A. I can agree and disagree in the same breath. Perception is to know [***4] and to understand. To call upon background material in terms of information, intelligence, conception of past [**934] behavior. At that time he perceived, yes, but the perception and contact with reality was diminished and impaired.
Dr. E. Clay Jorgensen, a clinical psychologist, testified as follows when asked whether Mr. Allert knew the difference between right and wrong:

A. I think Mr. Allert was impaired in terms of his judgment and thinking and ability to reason out what was happening or what he was doing at that time.
Q. He could recognize that what he was doing was wrong but he was doing it for a number of reasons, whether those be good reasons or bad reasons?
A. I am not sure he was able to determine that.
The court entered the following findings, all of which are challenged by the State:

1.1 Defendant, at the time of the commission of these offenses, suffered from three medically recognized mental disorders, i.e., depression, severe compulsive personality, and alcoholism.
1.2 Because of the separate and combined effects of each mental disorder, the defendant's capacity to appreciate the wrongfulness of his conduct and to conform his conduct [***5] to the requirements of the law was significantly impaired.
1.3 Based on the reports and testimony of Dr. Robert Wetzler and Dr. Clay Jorgensen, this court finds that had the defendant plead [sic] not guilty, the defense of diminished capacity would have been viable and might well have resulted in acquittal.
1.4 An exceptional sentence of 12 months in work release confinement, followed by 24 months of community supervision, with the conditions of abstaining from use or possession of alcohol and drugs, and of TASC monitoring, including Antabuse if appropriate, and of alcohol, drug and mental treatment, provides sufficient protection to society, and punishment to the defendant to accomplish the purposes of RCW Ch. 9.94A.
[*204] . . . .
1.7 The treatment needs of the defendant can be met in the community, and while this factor is not sufficient alone to justify an exceptional sentence, it does help to establish that the purposes of RCW 9.94A will be satisfied with the imposition of an exceptional sentence.
1.8 The defendant does not suffer from an antisocial personality disorder, and objective psychological tests conducted by Dr. Jorgensen suggest the defendant's profile [***6] is not consistent with that of a criminal offender. As such, defendant is not a future risk to the community in terms of criminal, violent, or assaultive behavior, given the terms of the exceptional sentence as suggested by the Department of Corrections.

Based on these findings, the court concluded:

2.1 Considering the purpose of RCW Ch. 9.94A, there are substantial and compelling reasons justifying the exceptional sentence.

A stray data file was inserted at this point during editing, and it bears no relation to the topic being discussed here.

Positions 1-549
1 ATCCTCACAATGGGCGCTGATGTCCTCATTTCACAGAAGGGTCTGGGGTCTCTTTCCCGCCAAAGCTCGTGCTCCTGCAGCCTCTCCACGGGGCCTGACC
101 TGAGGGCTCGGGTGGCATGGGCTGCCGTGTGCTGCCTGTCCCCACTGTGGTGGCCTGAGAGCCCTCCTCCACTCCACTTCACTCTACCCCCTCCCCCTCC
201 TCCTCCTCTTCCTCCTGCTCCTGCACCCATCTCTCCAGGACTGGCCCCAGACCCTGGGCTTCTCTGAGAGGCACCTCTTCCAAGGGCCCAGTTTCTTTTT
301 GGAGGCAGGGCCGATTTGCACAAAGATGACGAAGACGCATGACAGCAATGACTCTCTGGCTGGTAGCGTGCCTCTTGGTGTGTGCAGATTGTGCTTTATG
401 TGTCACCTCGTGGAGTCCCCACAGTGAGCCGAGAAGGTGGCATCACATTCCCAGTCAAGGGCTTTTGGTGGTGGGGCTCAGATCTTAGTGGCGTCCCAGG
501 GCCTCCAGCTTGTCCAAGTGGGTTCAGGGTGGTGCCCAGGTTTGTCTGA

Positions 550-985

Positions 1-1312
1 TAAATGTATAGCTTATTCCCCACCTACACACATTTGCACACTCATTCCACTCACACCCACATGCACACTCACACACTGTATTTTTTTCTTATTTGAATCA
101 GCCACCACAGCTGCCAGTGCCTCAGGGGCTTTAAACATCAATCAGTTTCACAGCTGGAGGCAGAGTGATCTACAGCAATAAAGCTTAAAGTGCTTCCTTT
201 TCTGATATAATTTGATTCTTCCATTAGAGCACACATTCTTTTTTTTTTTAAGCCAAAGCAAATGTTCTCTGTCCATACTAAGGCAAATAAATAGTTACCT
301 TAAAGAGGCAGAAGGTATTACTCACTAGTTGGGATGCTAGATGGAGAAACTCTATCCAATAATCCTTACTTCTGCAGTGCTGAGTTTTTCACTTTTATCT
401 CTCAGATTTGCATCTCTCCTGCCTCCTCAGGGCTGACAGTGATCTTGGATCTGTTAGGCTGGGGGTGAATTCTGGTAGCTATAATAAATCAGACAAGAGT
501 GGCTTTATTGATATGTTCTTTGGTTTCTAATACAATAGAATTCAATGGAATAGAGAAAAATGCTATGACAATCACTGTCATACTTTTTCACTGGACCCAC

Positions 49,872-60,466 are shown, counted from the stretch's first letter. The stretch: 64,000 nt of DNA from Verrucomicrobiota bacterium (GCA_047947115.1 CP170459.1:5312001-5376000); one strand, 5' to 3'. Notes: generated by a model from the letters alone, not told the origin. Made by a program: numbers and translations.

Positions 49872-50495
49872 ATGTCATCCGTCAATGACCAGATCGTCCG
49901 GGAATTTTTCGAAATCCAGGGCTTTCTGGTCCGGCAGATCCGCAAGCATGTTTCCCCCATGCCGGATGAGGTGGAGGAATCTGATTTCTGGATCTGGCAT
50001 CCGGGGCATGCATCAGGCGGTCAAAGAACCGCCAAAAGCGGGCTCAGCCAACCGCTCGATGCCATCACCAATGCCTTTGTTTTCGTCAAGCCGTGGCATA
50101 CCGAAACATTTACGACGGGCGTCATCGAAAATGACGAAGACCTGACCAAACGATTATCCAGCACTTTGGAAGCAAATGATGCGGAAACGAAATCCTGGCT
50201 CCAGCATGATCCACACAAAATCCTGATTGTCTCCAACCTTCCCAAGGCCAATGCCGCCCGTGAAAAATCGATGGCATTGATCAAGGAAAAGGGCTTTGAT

2.2 The above findings provide ample substantial and compelling reasons for an exceptional sentence; however, the significant impairment of the defendant's capacity to appreciate the wrongfulness of his conduct and to conform his conduct to the requirements of the law; by itself provides the requisite substantial and compelling reasons for a departure.

The court imposed an exceptional sentence of 12 months in work release, followed by 24 months of community supervision. The standard range was 41 to 54 months on each count.
[1] Review of an exceptional sentence is governed by RCW 9.94A.210(4), which provides for a 3-step inquiry: (1) whether the reasons supplied by the sentencing judge are [**935] supported by the record, [***7] a factual determination that must be upheld absent a finding the reasons are clearly erroneous, State v. Nordby, 106 Wn.2d 514, 517-18, 723 P.2d 1117 (1986); (2) whether these reasons justify an exceptional sentence as a matter of law, Nordby, at 518; and (3) whether the sentencing judge abused his discretion by imposing a sentence that was "clearly excessive" or "clearly too lenient". RCW 9.94A.210(4)(b); State v. Oxborrow, 106 Wn.2d 525, 529-30, 723 P.2d 1123 (1986).
[*205] The presentence report, alcohol assessment, psychiatric and psychological evaluations, and testimony of Drs. Wetzler and Jorgensen factually support findings 1.4, 1.7, and 1.8. However, these findings, read together, demonstrate the court's belief that Mr. Allert could be adequately and beneficially treated in the community, and that he is not a future risk to the community. Without more, the findings simply reflect the court's disagreement and with the presumptive sentence range established by the Legislature, taking these circumstances into account.

The Legislature has stated that the sentencing reform act was designed to promote several significant interests, [***8] including protection of the public, the need for rehabilitation, and the need to make frugal use of state resources. See RCW 9.94A.010(4), (5), (6). The presumptive sentence ranges established for each crime represent the legislative judgment as to how these interests shall best be accommodated. See D. Boerner, [Sentencing in Washington] § 2.5(b), (c), (d) [(1985)]. The trial court's subjective determination that these ranges are unwise, or that they do not adequately advance the above goals, is not a substantial and compelling reason justifying a departure.